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After the death of his half brother, Stefan, at the hands of Vlad Tsepesh--also known as Dracula--and after the destruction of his vampire father, Arkady, also at the hands of Vlad, Abraham van Helsing has traveled the world slaying many vampires. With every vampire he destroys, Bram becomes stronger and Vlad weaker, and soon Bram hopes he will be able to finally kill the fearsome vampire who has kept the Tsepesh family enslaved through a centuries-old blood ritual.
But a desperate Vlad and his vampire great-niece, Zsuzanna, summon help from the most powerful, brutal, and beautiful vampire of all--Countess Elizabeth of Bathory. Bram learns of their plot to destroy him, and makes his own move to strike out at Vlad before Vlad can put him to death. He teams up with a courageous band of humans as he hunts Vlad--including Mina Harker and John Seward--and they finally succeed in killing the head of the Tsepesh clan, just as Bram Stoker foretold in Dracula. But the terror does not end with the death of Vlad, for there is another force that drives Vlad, Zsuzanna, Elizabeth and all the vampires, an ancient entity more evil than anything Bram has ever encountered: the Lord of the Vampires. And for Bram to defeat this dark lord, he must once again risk losing his very soul, to save not only his family, but humanity as well.
In her final book in The Diaries of the Family Dracul trilogy, Jeanne Kalogridis brilliantly melds her own fascinating story of the Tsepesh family with that of Bram Stoker's classic, Dracula. Told in diary form like the first two books and Stoker's own chilling tale, LORD OF THE VAMPIRES reveals the dark, startling truths behind the original Dracula.
From the Paperback edition.
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Jeanne Kalogridis taught English for eight years at the American University in Washington.From Publishers Weekly:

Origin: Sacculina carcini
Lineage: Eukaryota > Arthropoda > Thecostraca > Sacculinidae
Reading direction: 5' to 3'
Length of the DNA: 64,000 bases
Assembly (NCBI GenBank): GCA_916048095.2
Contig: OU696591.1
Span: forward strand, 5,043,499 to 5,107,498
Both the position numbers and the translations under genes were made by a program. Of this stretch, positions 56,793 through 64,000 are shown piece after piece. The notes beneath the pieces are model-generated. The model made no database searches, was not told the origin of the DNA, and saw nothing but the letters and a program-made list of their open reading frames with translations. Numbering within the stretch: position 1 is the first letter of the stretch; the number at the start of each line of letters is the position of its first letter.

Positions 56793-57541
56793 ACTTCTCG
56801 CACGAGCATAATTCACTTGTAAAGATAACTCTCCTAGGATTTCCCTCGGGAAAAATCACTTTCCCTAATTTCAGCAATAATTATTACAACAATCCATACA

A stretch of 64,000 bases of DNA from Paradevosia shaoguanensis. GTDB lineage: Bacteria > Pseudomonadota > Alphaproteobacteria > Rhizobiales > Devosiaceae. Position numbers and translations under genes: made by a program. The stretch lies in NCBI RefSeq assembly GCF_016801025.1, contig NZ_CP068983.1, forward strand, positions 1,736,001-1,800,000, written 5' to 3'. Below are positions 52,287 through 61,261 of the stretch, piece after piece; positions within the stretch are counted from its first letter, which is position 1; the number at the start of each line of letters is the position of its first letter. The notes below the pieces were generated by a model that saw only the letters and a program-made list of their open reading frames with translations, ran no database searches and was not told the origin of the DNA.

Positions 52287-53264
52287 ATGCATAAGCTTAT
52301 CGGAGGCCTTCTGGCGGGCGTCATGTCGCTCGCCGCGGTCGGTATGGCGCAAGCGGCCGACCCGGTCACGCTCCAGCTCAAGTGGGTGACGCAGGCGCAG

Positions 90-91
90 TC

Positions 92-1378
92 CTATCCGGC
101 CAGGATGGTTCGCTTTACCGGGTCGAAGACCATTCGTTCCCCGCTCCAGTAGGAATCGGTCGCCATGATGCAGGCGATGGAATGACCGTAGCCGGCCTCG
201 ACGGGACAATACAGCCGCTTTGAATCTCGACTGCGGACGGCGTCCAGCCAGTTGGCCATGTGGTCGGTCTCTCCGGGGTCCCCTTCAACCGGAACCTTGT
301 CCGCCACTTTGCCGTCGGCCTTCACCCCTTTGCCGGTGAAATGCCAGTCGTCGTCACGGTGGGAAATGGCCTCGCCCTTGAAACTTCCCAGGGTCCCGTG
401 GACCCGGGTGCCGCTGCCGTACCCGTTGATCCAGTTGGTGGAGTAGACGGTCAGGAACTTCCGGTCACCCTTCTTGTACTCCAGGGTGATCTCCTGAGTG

This final volume in the trilogy of The Diaries of the Family Dracul merges the histories of Vlad the Impaler and Count Dracula in a prequel to, and retelling of, the Stoker classic, seeking to fill some of the gaps left by the original. This novel begins with Vlad's journal entries about wartorn Bucharest in 1476, but it swiftly moves to the more familiar territory of Transylvania and London in 1893. There, it follows the starving Count, his vampiric niece, Zsuzsanna, her servant, Dunya, and their undead cousin, Countess Elizabeth Bathory, as they lure mortals, such as Jonathan Harker, into the castle to feed on them. Meanwhile, the noted vampire slayer Abraham Van Helsing awaits Dracula's arrival in London. Using powerful paraphernalia (garlic, crosses, holy water, etc.), he attempts to save Luch and Mina from the undead's evil embrace while trying to foil the family curse and decipher the angelic Arminius's motives. Kalogridis has a firm command of atmosphere, language and character. After the opening chapter, the Count is seen mainly as a shadowy figure integral to, though not illuminated by, the novel's plot, but the spunky Zsuzsanna and ravaged Van Helsing manage to carry the book handily between them. With its descriptions of iron maidens and flaming pokers it would be hard to call this a kinder, gentler, vampire novel, but Kalogridis reconciles the forces of light and darkness in a manner likely to please fans of justice and the genre.
Copyright 1996 Reed Business Information, Inc.
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Book Description Delacorte Press, 1996. Hardcover. Condition: New. Seller Inventory # DADAX0385314140
Book Description Delacorte Press, 1996. Condition: New. book. Seller Inventory # M0385314140
Book Description Delacorte Press, 1996. Hardcover. Condition: New. Never used!. Seller Inventory # P110385314140
Book Description Condition: New. NEW. Seller Inventory # CY 61